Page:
Yesterday I was at the Soup Kitchen Community Centre in Sault Ste. Marie that Tony Martin founded 31 years ago — long before he ran for election. It was a slow day and the staff said only (!) 150 people were there for lunch. The good news is that it's still a thriving centre of support and community connection. The bad news is that 31 years later — this place that is both a food bank and community meal provider — is still necessary.

"Resistance is fertile"

At the end of each meeting today I asked this question: How can the Put Food in the Budget campaign contribute to the anti-poverty work people are doing in Sault Ste. Marie? People said "it is really important for us to know that we are part of something bigger. We want to know we are not alone. We want to talk with and hear from people in other communities. We want to know we belong to something at a provincial level that is working to make change."

"Duct tape is not going to hold us together — we need a real safety net."

I talk to people at the Sally Ann lunch program and at the Anti-Poverty Coalition dinner and I hear stories that are all too familiar. "Only $100 a month to buy food after I pay all my bills" says Scott. "I don't have enough to eat — so I go to all the meal programs during the week and on weekends I skip meals" says Marlene.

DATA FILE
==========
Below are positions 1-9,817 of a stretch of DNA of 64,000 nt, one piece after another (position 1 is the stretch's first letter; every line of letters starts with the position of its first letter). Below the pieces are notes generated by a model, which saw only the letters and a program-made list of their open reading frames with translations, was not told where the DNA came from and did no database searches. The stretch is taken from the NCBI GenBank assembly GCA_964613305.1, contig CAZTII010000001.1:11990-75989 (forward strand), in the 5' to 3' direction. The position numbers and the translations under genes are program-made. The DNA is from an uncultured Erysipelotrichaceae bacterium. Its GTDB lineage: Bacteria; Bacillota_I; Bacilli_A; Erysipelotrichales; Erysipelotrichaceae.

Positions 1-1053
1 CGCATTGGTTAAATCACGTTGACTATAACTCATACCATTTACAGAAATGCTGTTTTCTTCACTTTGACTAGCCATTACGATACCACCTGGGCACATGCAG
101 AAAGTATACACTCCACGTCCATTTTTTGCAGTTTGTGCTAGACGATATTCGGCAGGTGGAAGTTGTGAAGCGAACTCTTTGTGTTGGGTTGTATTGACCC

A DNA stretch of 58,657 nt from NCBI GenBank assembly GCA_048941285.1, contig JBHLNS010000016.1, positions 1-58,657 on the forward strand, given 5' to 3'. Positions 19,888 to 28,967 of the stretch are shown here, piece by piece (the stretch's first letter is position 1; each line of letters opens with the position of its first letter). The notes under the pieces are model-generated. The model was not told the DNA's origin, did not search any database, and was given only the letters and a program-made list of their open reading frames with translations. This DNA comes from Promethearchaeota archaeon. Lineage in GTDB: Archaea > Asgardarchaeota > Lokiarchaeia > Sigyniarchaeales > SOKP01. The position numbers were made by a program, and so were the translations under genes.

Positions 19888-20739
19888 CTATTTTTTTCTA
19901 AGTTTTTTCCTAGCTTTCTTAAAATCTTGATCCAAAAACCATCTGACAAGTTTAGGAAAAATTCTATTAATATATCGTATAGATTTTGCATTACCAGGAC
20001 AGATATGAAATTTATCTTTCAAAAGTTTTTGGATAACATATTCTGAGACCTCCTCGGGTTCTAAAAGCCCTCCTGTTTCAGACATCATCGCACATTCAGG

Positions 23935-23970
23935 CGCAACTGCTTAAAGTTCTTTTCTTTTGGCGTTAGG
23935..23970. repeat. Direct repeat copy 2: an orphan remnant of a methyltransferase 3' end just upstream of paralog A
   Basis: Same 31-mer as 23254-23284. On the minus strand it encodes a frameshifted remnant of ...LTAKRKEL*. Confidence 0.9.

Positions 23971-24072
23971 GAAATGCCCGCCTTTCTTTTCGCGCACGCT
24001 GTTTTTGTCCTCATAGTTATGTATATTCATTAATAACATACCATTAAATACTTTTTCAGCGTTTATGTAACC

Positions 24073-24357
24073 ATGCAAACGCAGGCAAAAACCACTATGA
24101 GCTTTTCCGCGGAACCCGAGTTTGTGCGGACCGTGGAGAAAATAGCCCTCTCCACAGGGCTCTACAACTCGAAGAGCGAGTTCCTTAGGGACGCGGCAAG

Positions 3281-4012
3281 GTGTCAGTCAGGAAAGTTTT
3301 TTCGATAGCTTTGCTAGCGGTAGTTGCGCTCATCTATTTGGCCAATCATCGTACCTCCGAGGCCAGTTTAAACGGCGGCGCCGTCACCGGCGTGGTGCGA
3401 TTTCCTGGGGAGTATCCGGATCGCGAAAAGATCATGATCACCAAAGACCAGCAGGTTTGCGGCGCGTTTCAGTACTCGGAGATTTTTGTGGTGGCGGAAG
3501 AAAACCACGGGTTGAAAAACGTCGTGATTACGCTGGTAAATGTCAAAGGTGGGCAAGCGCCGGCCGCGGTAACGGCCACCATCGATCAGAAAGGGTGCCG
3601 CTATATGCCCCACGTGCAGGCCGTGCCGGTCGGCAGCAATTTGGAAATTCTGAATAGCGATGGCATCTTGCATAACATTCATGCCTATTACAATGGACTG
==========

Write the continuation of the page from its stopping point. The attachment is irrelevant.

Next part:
"How do you live on a food budget of $ 3.67 per day in Whitefish River, Manitoulin Island?"

I said that in non-Native communities there is often a lot of stigma towards people who are poor and receive social assistance. I asked if that was an issue in this community. The Chief smiled — "All Aboriginal people are poor — we are the poorest of the poor in Canada. There is no freedom to have hope — in this community of four hundred people there have been six suicides in the last five years. The worst thing for us will be if we lose the concept of love."

What we do
Put Food in the Budget is a grassroots activist group working to hold the Ontario Government's feet to the fire on promises made—but not kept—to reduce poverty. Our broad goal is achieving social and economic justice for the growing numbers of poor people in this province.